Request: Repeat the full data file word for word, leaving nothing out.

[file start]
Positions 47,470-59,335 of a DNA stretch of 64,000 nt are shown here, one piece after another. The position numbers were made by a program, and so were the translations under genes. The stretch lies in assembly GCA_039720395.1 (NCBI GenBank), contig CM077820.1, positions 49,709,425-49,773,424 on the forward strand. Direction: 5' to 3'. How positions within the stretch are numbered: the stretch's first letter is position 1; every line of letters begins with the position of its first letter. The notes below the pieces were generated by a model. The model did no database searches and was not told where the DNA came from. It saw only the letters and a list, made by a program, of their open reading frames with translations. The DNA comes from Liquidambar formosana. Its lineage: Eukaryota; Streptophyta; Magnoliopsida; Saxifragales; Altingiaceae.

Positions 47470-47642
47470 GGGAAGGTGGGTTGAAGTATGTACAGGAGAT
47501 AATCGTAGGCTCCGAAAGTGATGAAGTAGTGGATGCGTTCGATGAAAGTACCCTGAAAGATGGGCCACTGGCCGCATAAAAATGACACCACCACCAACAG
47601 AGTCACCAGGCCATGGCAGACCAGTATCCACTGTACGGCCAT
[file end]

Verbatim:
Positions 47,470-59,335 of a DNA stretch of 64,000 nt are shown here, one piece after another. The position numbers were made by a program, and so were the translations under genes. The stretch lies in assembly GCA_039720395.1 (NCBI GenBank), contig CM077820.1, positions 49,709,425-49,773,424 on the forward strand. Direction: 5' to 3'. How positions within the stretch are numbered: the stretch's first letter is position 1; every line of letters begins with the position of its first letter. The notes below the pieces were generated by a model. The model did no database searches and was not told where the DNA came from. It saw only the letters and a list, made by a program, of their open reading frames with translations. The DNA comes from Liquidambar formosana. Its lineage: Eukaryota; Streptophyta; Magnoliopsida; Saxifragales; Altingiaceae.

Positions 47470-47642
47470 GGGAAGGTGGGTTGAAGTATGTACAGGAGAT
47501 AATCGTAGGCTCCGAAAGTGATGAAGTAGTGGATGCGTTCGATGAAAGTACCCTGAAAGATGGGCCACTGGCCGCATAAAAATGACACCACCACCAACAG
47601 AGTCACCAGGCCATGGCAGACCAGTATCCACTGTACGGCCAT